From Academic Kids

Neo-Grec is a term usually used to refer to a particular manifestation of the Neoclassical style in the decorative arts, painting, and architecture of France, during the Second Empire of Napoleon III, lasting approximately between 1848 and 1865. It was one of many "Revival Styles" that became popular in the late 19th century. The Neo-Grec vogue took as its starting point the excavations at Pompeii which began in 1848 and was also inspired by earlier excavations at Herculaneum.


Decorative arts

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Neo-Grec teracotta vessels

In decorative arts, it was based on the standard repertory of Greco-Roman ornament, combining motifs discovered in the Greek excavations with elements from the Adam, Louis XVI and Egyptian styles; it can be identified by the frequent use of Classical heads and figures, masks, winged griffins, sea-serpents, urns, medallions, arabesques, lotus buds and borders of anthemion, guilloche and Greek fret pattern. Neo-Grec was eclectic, abstracted, polychromatic and sometimes bizarre.


In architecture the Neo-Grec was generally seen as a transition between the standard Neoclassical style and later Revival Styles. Not only was it popular in France, but in Victorian England, and especially in America. The architectural historian Neil Levine has explained the style as a reaction against the rigidness of classicism. According to Levine, Neo-Grec was a somewhat looser style, which "replaced the rhetorical form of classical architectural discourse by a more literal and descriptive syntax of form." It was meant to be a "readable" architecture. The classic example of Neo-Grec architecture is Henri Labrouste's Bibliothèque Sainte Genevieve in Paris.


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The Cock Fight by Jean-Léon Gérôme, 1847

In painting, Neo-Grec influences had already begun after the excavation at Herculaneum in the late 18th century. However, a formal Neo-Grec group of artists was created in the mid 19th century after growing interest in Ancient Greece and Rome, and especially the excavations at Pompeii. The Paris Salon of 1847, an art exhibition, revealed the academic painter Jean-Léon Gérôme, who in The Cock Fight depicted a composition where, at the time of antiquity, a young boy and a girl attend the combat of two cocks. Gérôme gained fame from this exhibition, and in the next year formed the Neo-Grec group with Jean-Louis Hamon and Henri-Pierre Picou--all three pupils in the same atelier under Charles Gleyre. Soon after, many other artists joined the group. Because they were inspired by discoveries at Pompeii they were also called néo-pompéiens.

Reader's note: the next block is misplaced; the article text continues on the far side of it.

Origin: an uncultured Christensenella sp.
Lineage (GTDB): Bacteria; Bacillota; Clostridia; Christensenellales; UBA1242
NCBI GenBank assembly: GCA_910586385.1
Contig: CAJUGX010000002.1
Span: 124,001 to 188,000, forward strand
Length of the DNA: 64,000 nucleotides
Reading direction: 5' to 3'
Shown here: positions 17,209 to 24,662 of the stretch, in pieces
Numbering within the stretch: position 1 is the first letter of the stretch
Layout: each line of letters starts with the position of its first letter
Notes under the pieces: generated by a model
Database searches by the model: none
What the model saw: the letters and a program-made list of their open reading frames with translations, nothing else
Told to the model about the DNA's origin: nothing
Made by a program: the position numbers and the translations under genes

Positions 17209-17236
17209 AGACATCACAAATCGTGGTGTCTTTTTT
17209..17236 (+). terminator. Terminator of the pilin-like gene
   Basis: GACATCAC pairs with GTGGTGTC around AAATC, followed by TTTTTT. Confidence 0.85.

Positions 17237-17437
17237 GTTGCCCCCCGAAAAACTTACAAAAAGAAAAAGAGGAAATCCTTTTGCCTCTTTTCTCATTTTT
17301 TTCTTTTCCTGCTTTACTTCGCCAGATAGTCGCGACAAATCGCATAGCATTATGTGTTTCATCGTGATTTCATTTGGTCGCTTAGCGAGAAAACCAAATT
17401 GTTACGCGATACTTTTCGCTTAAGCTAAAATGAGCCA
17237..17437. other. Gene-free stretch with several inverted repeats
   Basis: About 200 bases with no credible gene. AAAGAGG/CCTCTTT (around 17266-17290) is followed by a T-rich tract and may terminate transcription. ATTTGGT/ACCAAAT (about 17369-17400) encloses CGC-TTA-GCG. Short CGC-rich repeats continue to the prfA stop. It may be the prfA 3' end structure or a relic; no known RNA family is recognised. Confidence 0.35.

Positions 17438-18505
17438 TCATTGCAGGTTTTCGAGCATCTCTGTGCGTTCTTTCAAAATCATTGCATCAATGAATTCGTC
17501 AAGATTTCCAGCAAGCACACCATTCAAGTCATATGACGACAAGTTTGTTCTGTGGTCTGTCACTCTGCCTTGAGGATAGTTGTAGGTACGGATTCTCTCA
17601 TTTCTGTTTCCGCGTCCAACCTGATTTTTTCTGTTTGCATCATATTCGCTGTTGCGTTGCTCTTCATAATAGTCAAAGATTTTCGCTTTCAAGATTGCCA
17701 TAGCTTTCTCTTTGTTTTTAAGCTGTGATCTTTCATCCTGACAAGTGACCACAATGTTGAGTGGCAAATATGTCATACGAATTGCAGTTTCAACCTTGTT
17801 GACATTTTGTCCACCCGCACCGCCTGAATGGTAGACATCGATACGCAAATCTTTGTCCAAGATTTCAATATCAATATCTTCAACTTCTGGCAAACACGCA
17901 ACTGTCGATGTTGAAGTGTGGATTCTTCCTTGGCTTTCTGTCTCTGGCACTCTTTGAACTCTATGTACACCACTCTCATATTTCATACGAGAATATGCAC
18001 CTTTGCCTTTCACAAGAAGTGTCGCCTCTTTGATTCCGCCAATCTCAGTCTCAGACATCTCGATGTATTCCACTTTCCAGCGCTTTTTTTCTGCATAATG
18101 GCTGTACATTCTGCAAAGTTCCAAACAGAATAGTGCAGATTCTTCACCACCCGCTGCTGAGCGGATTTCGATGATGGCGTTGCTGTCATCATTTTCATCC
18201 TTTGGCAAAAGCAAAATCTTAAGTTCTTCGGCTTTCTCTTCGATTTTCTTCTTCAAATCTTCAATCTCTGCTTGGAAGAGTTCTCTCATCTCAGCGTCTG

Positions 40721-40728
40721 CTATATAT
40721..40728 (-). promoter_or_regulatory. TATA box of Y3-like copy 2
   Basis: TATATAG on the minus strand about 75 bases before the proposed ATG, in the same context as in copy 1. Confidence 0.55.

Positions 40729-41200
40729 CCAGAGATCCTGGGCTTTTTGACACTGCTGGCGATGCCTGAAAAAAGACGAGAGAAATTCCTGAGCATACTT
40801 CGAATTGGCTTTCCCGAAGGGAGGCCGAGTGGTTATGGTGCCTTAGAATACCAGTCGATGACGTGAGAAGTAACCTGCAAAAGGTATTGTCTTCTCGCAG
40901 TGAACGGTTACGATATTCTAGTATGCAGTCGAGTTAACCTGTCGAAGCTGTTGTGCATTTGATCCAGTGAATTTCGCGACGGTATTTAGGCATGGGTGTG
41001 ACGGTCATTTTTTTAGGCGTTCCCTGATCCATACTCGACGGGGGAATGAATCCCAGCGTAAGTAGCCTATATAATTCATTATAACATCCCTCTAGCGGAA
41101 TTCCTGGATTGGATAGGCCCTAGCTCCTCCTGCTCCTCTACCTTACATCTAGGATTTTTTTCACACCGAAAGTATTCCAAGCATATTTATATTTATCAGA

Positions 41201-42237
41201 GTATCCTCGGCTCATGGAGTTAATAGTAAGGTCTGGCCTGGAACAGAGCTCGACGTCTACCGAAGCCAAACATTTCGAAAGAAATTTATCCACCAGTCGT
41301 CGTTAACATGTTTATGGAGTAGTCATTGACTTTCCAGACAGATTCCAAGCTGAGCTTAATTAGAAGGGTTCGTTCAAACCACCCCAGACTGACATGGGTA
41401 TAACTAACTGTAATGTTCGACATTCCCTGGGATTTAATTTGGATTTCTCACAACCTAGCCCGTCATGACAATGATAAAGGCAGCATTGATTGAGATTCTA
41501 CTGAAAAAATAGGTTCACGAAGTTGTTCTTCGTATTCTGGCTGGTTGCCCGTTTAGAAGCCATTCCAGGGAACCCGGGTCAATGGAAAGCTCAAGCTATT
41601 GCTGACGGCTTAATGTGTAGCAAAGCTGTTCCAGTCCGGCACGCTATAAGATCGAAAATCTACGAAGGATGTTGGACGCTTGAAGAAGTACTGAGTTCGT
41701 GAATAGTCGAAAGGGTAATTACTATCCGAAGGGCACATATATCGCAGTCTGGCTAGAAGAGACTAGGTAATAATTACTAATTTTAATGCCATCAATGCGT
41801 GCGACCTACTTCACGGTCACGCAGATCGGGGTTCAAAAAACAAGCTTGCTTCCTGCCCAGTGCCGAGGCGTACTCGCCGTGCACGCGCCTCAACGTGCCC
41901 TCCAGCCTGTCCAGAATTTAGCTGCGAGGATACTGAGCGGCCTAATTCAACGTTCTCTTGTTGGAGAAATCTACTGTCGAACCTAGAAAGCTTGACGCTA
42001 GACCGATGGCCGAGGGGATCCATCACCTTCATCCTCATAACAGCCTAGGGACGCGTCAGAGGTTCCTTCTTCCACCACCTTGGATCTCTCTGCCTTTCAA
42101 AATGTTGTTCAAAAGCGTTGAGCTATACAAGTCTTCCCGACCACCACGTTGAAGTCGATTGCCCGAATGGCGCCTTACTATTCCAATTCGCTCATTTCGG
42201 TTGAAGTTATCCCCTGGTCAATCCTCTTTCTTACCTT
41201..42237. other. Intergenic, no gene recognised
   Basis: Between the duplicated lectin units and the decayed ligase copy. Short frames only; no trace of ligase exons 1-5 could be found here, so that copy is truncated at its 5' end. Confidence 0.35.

The paintings of the Neo-Grec sought to capture every day trivialities of ancient Greek life, in a manner of whimsy, grace, and charm, and were often sensual and erotic. For this reason they were also called "anacreontic" after the Greek poet Anacreon who wrote sprightly verses in praise of love and wine. Alfred de Tanouarn describes one of Hamon's paintings as "clear, simple and natural, the idea, the attitudes and the aspects. It leads the lips a soft smile; it causes us an inexpressible feeling of pleasure in which one is happy to stop and view the painting". It can perhaps be said the motto of this group was "the goal of art is to charm". Many Neo-Grec paintings were also done in a horziontal layout as in a frieze decoration or Greek vases.

The Neo-Grec school was criticized in many respects; for its attention to historical detail it was said by Baudelaire "the scholarship is to disguise the absence of imagination", the subject matter was considered by many as trivial. The painters were also charged with selectively adopting the ancient Greek style, in that they left out noble themes and only focused on trivial daily life--they were accused of doing this to support the ideologies of the bourgeoisie middle-class.


The Neo-Grec vogue even made its way into French music through the works of the composer Erik Satie in a series of pieces called Gymnopédies--the title a reference to dances performed by the youths of ancient Sparta in honour of Diana and Apollo at ceremonies commemorating the dead of the Battle of Thyrea. Their archaic melodies float above a modally oriented harmonic basis. The melodies of the Gnossiennes go further in this direction--they use ancient Greek chromatic mode (A - G flat - F - E - D flat - C - B - A) and an arabesque ornamentation.

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